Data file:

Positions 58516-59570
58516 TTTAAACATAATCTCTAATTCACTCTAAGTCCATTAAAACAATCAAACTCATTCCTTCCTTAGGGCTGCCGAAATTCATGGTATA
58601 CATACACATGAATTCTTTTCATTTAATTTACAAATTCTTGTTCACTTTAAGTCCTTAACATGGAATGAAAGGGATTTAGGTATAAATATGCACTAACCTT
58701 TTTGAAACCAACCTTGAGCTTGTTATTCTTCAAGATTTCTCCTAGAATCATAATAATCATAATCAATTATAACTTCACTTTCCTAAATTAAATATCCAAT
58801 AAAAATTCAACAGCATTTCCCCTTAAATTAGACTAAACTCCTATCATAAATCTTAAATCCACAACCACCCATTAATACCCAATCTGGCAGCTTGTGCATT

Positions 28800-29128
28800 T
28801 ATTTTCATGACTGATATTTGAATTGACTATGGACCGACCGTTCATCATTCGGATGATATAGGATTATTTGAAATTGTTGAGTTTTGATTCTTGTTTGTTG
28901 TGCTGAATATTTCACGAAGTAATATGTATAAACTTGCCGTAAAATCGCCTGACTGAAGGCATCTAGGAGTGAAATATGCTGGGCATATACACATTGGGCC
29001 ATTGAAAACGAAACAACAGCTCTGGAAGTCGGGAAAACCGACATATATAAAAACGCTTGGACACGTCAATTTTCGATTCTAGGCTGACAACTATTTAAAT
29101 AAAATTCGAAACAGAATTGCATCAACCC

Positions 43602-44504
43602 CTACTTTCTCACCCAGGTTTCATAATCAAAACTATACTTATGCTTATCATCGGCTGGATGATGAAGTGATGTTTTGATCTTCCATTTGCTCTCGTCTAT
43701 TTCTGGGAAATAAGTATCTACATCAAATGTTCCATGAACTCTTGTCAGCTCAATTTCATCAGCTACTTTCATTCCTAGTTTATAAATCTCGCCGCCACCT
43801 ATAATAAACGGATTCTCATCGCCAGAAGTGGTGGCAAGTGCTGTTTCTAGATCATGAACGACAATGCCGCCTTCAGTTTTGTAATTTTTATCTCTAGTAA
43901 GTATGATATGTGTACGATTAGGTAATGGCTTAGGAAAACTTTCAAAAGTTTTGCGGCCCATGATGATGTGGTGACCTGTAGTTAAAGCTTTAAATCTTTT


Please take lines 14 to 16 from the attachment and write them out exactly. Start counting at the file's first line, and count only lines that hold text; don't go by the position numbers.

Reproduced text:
43701 TTCTGGGAAATAAGTATCTACATCAAATGTTCCATGAACTCTTGTCAGCTCAATTTCATCAGCTACTTTCATTCCTAGTTTATAAATCTCGCCGCCACCT
43801 ATAATAAACGGATTCTCATCGCCAGAAGTGGTGGCAAGTGCTGTTTCTAGATCATGAACGACAATGCCGCCTTCAGTTTTGTAATTTTTATCTCTAGTAA
43901 GTATGATATGTGTACGATTAGGTAATGGCTTAGGAAAACTTTCAAAAGTTTTGCGGCCCATGATGATGTGGTGACCTGTAGTTAAAGCTTTAAATCTTTT